Hewlett-Packard (HP) on Wednesday reported a massive net loss for its fiscal third quarter while it forecast weak performance for the next quarters.
According to HP, it lost $8.9 billion for the period stemming from losses in all its core business units except for its Software unit.
Aside from declines in most of its business units, massive accounting write-downs linked to job cuts and a failed acquisition contributed to this net loss.
The loss is the worst in the 73-year history of the Silicon Valley veteran.
HP Restructuring and Troubles
Meg Whitman, HP president and chief executive officer said in a statement that “HP is still in the early stages of a multi-year turnaround, and we’re making decent progress despite the headwinds.”
“During the quarter we took important steps to focus on strategic priorities, manage costs, drive needed organizational change, and improve the balance sheet. We continue to deliver on what we say we will do,” she added.
The loss comes even though HP had revenue of $29.7 billion for its third quarter. That is, however, a decline of 5 percent from its $31.2 billion revenue during the fiscal third quarter of 2011.
HP revealed a loss per share of $4.49 compared to its $0.93 earnings per share during the same quarter last year. During the fiscal third quarter of 2011, the company took in a net income of $1.9 billion.
The company took a hit from “after-tax costs of $10.8 billion, or $5.49 per diluted share, related to the amortization and impairment of purchased intangible assets, the impairment of goodwill, restructuring charges, acquisition-related charges and charges relating to the wind-down of certain retail publishing business activities, including the previously announced charges related to the impairment of goodwill within HP’s Services segment, the restructuring program announced in May 2012, and the impairment of the purchased intangible asset associated with the ‘Compaq’ trade name,” the company revealed.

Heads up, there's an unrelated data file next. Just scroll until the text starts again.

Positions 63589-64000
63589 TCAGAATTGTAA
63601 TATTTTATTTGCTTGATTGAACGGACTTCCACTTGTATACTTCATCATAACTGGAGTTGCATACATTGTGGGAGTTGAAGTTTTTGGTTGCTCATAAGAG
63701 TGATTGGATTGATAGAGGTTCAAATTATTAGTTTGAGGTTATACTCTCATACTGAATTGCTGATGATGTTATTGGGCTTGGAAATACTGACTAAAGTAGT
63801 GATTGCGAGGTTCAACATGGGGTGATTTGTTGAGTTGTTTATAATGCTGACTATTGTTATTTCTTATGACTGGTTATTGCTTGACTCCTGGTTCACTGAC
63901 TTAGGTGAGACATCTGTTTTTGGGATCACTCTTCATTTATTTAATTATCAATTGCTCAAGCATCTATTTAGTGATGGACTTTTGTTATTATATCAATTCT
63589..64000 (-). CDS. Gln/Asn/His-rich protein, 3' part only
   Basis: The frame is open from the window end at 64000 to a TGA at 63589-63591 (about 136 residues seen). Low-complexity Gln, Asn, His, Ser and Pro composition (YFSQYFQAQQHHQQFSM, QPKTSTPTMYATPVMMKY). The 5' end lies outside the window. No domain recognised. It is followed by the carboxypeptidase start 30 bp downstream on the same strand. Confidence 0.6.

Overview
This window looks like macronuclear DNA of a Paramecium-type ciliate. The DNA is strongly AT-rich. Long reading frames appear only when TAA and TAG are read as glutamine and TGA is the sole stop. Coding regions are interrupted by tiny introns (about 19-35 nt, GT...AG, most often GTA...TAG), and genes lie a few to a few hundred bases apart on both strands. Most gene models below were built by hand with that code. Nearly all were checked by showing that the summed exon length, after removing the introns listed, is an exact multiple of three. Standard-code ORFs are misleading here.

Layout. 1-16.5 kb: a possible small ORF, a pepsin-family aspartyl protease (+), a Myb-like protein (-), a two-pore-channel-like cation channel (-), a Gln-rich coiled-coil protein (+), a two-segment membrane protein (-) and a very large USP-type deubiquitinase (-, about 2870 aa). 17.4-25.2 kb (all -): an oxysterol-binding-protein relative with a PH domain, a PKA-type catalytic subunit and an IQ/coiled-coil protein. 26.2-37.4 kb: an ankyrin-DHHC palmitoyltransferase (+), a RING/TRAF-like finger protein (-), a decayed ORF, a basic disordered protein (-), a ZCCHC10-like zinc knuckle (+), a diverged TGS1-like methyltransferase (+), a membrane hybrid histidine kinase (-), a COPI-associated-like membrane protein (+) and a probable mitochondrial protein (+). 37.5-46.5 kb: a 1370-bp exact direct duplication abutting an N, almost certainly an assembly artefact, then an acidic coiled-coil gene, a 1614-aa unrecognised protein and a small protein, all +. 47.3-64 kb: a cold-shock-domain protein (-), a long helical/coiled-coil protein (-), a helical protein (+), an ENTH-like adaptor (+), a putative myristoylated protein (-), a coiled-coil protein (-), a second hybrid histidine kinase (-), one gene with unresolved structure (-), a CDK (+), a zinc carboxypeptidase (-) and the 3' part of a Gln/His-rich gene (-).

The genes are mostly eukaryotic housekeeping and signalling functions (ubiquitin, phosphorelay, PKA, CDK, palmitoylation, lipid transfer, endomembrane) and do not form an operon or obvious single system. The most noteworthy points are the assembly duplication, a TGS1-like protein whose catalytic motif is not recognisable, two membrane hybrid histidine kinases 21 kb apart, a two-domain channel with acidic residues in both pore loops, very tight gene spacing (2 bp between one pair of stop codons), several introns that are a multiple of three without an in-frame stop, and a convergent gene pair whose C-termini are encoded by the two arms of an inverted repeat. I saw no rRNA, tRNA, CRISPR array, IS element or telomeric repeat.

HP suffered a write-off of more than $1 billion connected to the termination of some 27,000 workers. Another big write-off for the company comes from its floundering Electronic Data Systems unit.
Back in 2008, HP bought the business for $13.9 billion and it is still yet to perform up to the levels the company is hoping for.
The acquisition was closed during the term of former HP CEO Mark Hurd who resigned in 2010 because of a highly-publicized scandal.
According to estimates, HP would have had a net income of $2 billion without these write-offs.
HP Units Decline
Almost all business units of the computer industry veteran saw a decline in the recently-ended quarter.
The Personal Systems Group, the HP unit that makes personal computers, saw a revenue reduction of 10 percent when compared to the same quarter of 2011 (year over year). Operating margin for the said group was at 4.7 percent.
According to HP, the Personal Systems Group saw a 9 percent decrease in Commercial revenue while Consumer revenue shrunk 12 percent.
The unit saw a 6 percent decline in sales of desktop computers while notebook unit sales dropped 12 percent resulting in a total units sales decline of 10 percent.
The HP Imaging and Printing Group similarly saw a decline. HP said that the unit experience a 3 percent year over year decline on a 15.8 percent operating margin.
Commercial hardware revenue and units were up 4 percent year over year but Consumer hardware revenue was down 13 percent year over year with a 23 percent decline in printer units, HP said.
The company’s Services unit registered a decline of 3 percent year over year on an operating margin of 11 percent.
Technology Services revenue was down 1 percent year over year, Application and Business Services revenue was flat, and IT Outsourcing revenue declined 6 percent year over year, HP noted.
The Enterprise Servers, Storage and Networking (ESSN) unit also saw revenue slide at 4 percent year over year with a 10.9 percent operating margin.
According to the company, Networking revenue was up 6 percent, Industry Standard Servers revenue was down 3 percent, Business Critical Systems revenue was down 16 percent, and Storage revenue was down 5 percent year over year.
The industry giant also said that the HP Financial Services unit saw flat revenue year over year as the 2 percent increase in net portfolio assets was offset by a 2 percent decrease in financing volume. HP said that this unit had an operating margin of 10.4 percent.
The only HP business unit that saw growth in the quarter was its Software unit. According to the company, revenue grew 18 percent year over year with an 18.0 percent operating margin.
However, this includes results from Autonomy, a company HP bought in October of last year for $10 billion.
HP said that Software revenue was driven by 2 percent license growth, 16 percent support growth, and 65 percent growth in services.
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